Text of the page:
While I personally don’t find any faults in this webseries, there are a few things about it that are difficult for other people. The Candle Wasters have a hatred of exposition, so a lot of background information is late, vague, or nonexistent. It can also be hard to understand all of what’s going on if you don’t read the video descriptions, which is an extra step not required by many other webseries. Racial diversity, as I said, is low, but considering the resources The Candle Wasters had at the time, I can’t fault them for that. Besides, every last one of their casting choices was perfect. 

The verdict:

NMTD takes a famous Shakespeare play and, while staying completely true to the story, manages to bring in discussions of slut-shaming, create queer representation that doesn’t even go against canon, AND make the whole thing a musical. They explored the vlogseries format almost to its limits. And the characters are just so loveable.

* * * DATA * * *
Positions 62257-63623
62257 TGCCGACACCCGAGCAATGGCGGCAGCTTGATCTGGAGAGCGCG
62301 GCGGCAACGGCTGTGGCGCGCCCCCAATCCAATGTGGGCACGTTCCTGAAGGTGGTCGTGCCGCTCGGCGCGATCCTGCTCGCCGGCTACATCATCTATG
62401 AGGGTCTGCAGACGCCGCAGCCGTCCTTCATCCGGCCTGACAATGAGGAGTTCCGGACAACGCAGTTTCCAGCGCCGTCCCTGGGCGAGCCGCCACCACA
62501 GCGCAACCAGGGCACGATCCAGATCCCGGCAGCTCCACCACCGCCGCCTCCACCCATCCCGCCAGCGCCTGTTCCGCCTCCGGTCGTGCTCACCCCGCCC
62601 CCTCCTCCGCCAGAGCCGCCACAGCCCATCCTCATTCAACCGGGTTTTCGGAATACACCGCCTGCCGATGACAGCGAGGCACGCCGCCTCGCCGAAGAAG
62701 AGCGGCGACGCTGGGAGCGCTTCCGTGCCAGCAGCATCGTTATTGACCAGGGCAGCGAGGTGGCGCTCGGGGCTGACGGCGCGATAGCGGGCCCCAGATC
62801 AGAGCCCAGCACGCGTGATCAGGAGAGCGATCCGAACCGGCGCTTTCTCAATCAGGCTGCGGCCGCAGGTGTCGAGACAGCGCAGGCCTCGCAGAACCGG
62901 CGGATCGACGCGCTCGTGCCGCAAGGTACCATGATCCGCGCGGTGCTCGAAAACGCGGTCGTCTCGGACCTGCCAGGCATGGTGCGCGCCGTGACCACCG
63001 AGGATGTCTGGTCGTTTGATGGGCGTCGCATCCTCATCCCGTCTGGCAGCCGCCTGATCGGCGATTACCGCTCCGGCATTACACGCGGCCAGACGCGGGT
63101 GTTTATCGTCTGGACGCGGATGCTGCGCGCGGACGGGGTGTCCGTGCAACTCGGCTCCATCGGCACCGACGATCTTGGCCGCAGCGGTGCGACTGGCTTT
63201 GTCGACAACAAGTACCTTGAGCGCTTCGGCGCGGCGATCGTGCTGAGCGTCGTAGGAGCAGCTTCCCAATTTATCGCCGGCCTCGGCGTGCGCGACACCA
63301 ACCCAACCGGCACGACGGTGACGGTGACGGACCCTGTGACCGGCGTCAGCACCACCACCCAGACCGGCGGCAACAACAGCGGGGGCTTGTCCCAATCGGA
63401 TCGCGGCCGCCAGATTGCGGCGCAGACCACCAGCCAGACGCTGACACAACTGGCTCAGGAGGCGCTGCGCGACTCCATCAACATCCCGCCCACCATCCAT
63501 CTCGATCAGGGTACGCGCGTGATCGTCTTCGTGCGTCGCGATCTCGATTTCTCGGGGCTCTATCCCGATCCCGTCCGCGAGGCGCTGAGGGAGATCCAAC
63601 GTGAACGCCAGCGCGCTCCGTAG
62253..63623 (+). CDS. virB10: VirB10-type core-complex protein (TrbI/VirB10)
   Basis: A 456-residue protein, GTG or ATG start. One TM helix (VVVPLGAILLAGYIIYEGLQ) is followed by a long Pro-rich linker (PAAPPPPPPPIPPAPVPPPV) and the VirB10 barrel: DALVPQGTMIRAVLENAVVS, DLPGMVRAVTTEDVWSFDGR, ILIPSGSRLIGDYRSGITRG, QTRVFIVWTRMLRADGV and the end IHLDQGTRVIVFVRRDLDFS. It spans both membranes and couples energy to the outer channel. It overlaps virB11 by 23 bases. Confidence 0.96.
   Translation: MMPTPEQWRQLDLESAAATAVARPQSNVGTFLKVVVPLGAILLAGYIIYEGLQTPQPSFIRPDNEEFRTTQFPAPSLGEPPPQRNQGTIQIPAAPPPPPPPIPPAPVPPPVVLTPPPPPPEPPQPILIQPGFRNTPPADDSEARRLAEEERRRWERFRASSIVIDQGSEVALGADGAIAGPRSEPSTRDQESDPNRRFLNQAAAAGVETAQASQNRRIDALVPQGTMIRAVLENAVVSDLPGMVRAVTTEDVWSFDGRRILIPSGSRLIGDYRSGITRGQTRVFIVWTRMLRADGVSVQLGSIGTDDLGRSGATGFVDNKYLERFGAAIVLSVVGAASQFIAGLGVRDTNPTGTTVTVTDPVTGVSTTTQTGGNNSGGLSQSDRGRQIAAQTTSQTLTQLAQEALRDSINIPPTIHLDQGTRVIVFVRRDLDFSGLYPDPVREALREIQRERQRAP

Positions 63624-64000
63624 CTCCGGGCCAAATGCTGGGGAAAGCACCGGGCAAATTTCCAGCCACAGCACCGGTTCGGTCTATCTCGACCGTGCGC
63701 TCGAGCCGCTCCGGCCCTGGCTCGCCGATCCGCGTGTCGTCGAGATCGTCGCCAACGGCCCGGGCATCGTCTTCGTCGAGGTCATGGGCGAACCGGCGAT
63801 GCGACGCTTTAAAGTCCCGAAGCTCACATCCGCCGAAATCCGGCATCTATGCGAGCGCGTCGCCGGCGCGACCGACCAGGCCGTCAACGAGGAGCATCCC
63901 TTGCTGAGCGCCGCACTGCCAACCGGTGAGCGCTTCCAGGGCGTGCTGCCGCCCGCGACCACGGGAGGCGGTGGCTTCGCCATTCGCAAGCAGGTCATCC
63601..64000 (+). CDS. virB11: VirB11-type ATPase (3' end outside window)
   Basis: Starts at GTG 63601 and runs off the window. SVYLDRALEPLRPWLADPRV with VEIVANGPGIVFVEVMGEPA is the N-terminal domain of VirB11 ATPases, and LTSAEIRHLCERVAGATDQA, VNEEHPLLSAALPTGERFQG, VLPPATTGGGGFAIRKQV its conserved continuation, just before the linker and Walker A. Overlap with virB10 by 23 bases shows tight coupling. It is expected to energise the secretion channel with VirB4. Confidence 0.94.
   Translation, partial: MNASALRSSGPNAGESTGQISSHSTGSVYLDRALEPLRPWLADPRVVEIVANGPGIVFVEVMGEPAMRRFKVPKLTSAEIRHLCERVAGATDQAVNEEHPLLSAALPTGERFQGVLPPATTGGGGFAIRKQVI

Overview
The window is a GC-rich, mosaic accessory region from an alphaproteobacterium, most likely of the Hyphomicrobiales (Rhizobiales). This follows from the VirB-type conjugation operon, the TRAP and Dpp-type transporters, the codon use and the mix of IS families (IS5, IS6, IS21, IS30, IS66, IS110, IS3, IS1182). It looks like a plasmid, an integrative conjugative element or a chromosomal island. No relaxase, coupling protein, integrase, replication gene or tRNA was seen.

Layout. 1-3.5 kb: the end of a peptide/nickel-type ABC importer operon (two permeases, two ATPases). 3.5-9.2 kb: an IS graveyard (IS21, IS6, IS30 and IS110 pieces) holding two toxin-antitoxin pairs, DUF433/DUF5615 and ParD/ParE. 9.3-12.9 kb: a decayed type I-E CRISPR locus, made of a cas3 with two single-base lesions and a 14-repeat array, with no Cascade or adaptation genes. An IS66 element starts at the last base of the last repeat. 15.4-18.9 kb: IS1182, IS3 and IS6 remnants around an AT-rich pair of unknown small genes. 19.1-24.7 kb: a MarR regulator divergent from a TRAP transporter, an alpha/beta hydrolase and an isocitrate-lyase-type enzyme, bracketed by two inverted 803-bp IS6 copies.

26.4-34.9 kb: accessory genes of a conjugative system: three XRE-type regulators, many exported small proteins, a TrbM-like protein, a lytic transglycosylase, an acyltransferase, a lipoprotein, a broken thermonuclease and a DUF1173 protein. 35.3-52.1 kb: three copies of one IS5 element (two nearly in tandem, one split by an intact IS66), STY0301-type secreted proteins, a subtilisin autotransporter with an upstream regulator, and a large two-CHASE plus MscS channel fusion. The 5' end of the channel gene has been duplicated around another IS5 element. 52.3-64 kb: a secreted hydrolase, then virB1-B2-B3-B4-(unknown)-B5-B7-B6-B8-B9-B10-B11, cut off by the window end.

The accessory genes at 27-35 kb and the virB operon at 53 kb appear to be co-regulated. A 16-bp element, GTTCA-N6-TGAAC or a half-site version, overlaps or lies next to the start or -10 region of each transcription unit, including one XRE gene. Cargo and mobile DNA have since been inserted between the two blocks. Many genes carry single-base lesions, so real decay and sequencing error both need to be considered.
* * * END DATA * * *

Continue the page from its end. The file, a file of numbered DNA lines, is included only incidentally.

I would recommend this webseries to anyone and everyone with any interest in Shakespeare, feminism, musicals, literary-inspired webseries, or a whole load of other things. My love for NMTD is eclipsed only by my love for the sequel, Lovely Little Losers, so stay tuned for that review soon.

5/5 stars. And I probably won’t be giving out many of those.

Wow, that got long. I wouldn’t have written a review this long for anything else, I swear.

Starring:

Harriett Maire @harriettstella as Beatrice Duke, aka Queen of the World

Pearl Kennedy as Hero Duke, her cousin, “practically perfect in every way”

Jake McGregor @jakeasaurus–rex as Benedick Hobbes, Brit, Whovian, bird enthusiast

Matthew J. Smith as Claudio, long-time bachelor and soccer player extraordinaire

Caleb Wells as Pedro Donaldson, “all round great guy”

George Maunsell as John Donaldson, Pedro’s shifty half brother

Holly Parkes as Verges, has to wear the suspenders to prevent the Devil from infiltrating her

David Hannah as Dogberry, Sherlock fan and adorable little muffin

Jessica Stansfield as Margaret “Meg,” aka Queen of Scream